Author Topic: Vancouver to Spokane route  (Read 6201 times)

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Offline yfor01

Vancouver to Spokane route
« on: January 06, 2006, 09:34:33 pm »
I am planning the above trip. My planned route would take me from the Canadian border on Highway 9 (thru Nooksack) to Sedro Wooley and then east on 20 mostly all the way to Spokane. I am planning on daily centuries (100 miles)...has anyone every riden this route.  I was wondering how the roads are for touring riding!!


Offline judyrans

Vancouver to Spokane route
« Reply #1 on: January 16, 2006, 03:46:25 am »
You can see what Washingtons State Routes and Interstates look like by going to the State Route Web (SRWeb): http://www.wsdot.wa.gov/mapsdata/tdo/srweb.htm.


To view SR (State Route) 9, start at the end of SR 9 in Sumas, MP 98.17, and go backward to Sedro-Woolley (Decr. MP), where you'll meet SR 20.

SR 9 between the border and Sedro-Woolley is mostly a two-lane road with no shoulders. According to the Washington State Bicycle Map, traffic from the border to Wickersham was in the 0-1,999 vehicles range in 1998. Wickersham to Sedro-Woolley is in the 2000-5000 vehicles range.

 My daughter used to work in Sedro-Woolley, so a couple of times my bike and I rode in her pickup to Sedro-Woolley, and I rode home to Ferndale via Highway 9 and Smith Road. One day I counted 18 logging trucks and 15 gravel trucks (with trailers) that passed me. Since they were north/east bound, the overtaking trucks were empty and the logging truck trailers were piggy-backed. The southbound trucks were loaded. The drivers were polite and knew exactly low long their truck and trailer were in order to pass safely. I made it clear to the drivers by my road position that the lane was too narrow to share.

On another two occasions I have ridden southbound on Hwy 9 from Deming to either Acme or Park Road. The Deming to Acme ride was on a weekday and my husband and I did not have any problems. The Deming to Park Rd. ride was part of the 2000 League of American Bicyclists Rally in Bellingham, so there were many cyclists (not necessarily League members), some pretty flaky. Since it was on a Saturday there probably werent any logging or gravel trucks. Instead, there were RVs, and cars and pick-ups pulling trailers. I would rather share the road with professional gravel and logging truck drivers than folks that drive an RV a few times a year.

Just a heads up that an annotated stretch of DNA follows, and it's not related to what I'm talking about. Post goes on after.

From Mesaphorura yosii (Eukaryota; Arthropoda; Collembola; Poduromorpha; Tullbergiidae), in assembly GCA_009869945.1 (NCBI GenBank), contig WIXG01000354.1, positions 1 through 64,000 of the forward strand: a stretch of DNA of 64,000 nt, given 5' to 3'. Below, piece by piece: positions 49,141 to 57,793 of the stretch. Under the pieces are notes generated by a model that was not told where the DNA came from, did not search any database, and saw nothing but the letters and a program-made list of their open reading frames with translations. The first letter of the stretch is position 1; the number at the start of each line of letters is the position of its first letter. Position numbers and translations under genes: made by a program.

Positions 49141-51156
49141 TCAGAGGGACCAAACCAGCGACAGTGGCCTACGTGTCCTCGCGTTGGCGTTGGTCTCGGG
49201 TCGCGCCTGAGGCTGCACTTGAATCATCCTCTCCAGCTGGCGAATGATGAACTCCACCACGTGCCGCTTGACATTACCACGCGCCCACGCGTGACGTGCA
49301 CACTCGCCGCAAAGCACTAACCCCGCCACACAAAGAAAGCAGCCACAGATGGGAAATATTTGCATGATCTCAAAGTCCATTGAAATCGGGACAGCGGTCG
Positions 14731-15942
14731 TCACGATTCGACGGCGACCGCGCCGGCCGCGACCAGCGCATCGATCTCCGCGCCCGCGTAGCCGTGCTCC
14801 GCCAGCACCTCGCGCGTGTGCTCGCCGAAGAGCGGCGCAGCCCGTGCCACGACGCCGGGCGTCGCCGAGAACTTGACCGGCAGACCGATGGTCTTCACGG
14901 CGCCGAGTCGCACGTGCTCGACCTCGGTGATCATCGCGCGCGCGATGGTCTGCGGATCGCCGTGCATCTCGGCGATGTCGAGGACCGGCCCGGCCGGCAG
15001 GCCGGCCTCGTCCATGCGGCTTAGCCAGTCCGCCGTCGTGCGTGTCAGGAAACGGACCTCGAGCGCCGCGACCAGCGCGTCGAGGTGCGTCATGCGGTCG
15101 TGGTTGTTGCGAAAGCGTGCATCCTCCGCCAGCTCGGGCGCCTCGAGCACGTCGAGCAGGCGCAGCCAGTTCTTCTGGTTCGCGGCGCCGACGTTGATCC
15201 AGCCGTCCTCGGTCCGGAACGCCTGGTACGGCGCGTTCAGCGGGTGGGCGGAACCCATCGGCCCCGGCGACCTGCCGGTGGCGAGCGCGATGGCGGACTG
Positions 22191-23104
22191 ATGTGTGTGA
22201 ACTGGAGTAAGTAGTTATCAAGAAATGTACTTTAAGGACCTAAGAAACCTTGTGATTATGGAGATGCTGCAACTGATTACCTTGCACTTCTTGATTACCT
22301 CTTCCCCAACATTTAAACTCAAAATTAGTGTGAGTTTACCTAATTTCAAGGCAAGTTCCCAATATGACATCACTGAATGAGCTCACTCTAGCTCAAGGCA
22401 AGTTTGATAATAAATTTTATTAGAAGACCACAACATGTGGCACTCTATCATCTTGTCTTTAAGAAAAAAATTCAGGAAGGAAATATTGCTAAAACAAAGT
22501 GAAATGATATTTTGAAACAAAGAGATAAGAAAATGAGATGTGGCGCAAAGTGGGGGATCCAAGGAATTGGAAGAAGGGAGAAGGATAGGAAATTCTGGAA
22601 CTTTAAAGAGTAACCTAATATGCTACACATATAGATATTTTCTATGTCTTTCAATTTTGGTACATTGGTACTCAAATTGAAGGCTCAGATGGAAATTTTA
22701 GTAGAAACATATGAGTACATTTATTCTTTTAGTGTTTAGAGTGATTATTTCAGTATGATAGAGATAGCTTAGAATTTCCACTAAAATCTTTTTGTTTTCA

Since then the county has put up Share the Road  signs which according to at least one local results in motorists being more polite to bicyclists. I am cynical about such signs, since no motorist was rude to me in the first place.

At Highway 20, which you can also look at on SRWeb, takes you through the Washington Alps.  The road has shoulders and you will, depending on your exact route, go over five mountain passes. There are also two nifty tunnels.

SR 20 Start at MP 64.81. There are tunnels at  122.43 and 124.07.

Note that the Adventure Cycling Northern Tier route passes through Sedro-Woolley, but drops south of the Skagit River on the narrow, two-lane South Skagit Highway until it meet SR20 at Concrete. It's more rustic, but you'll miss the food stop and camping options on Hwy 20.

You can also parallel SR 20 north of the Skagit River, but you'll want a Skagit County map. Either a commercial map or the Skagit Bike Map.

I rode east on SR 20 in June 2004 on a sagged cross country tour. It was the most beautiful part of the tour. On the other hand, one of my riding companions was sick for this section, and came back later in the year to complete it in nasty rain and cold. So, be prepared, you're in the mountains and it could even snow.

SR 20 has traffic in the 5,000 to 9,999 range as you leave Sedro-Woolley, and decreases as you head east. The range is 2,000 to 4,999 from Rockport to Marblemount, and drops to 0 - 1,999 as you climb and descend Rainy ((4,855') and Washington (5,477') Passes, until Winthrop. The road is busier from Winthrop to Twisp (5,000 - 9,999), but there is an alternate (traffic count unknown). It's back to 0-1,999 for the trip over Loup Loup Pass.

SR20 joins HWy 97 from Okanagan to Tonasket and traffic increases near the towns to the 5,000 - 9,999 range. Traffic drops to 0 - 1,999 over Wauconda (4,310') and Sherman (5,575') Passes, then rises from Kettle Falls to Colville, then drops again as you climb over a nameless pass to Tiger. At Tiger traffic continues to be low, and the route levels out along the Pend Oreille (pond-er-ay) River.

Here's some more information about SR 20: http://www.nps.gov/noca/bike.htm

You'll have to leave SR20 to get to Spokane. You could follow SR 20 to the Idaho border at Newport, then turn south on SR2 to Spokane. Traffic will increase around and in Spokane.

Or, you can turn south several other places from Okanogan onward. If the weather is cold and wet, you might want to opt for a more southerly route through the "desert," rather than the nountains.

There you have it--more than you probably wanted to know about Hwy 9 and Hwy 20.

This message was edited by judyrans on 1-15-06 @ 11:54 PM

Offline yfor01

Vancouver to Spokane route
« Reply #2 on: February 07, 2006, 10:17:16 pm »
Thank you very much for all the trouble on providing this information. Sounds like my plan on going down on SR 9 is not such a great plan.  Do you know any other better rides from the Canadian side...was wondering if I should stick on the Cdn side thru Osoyoos...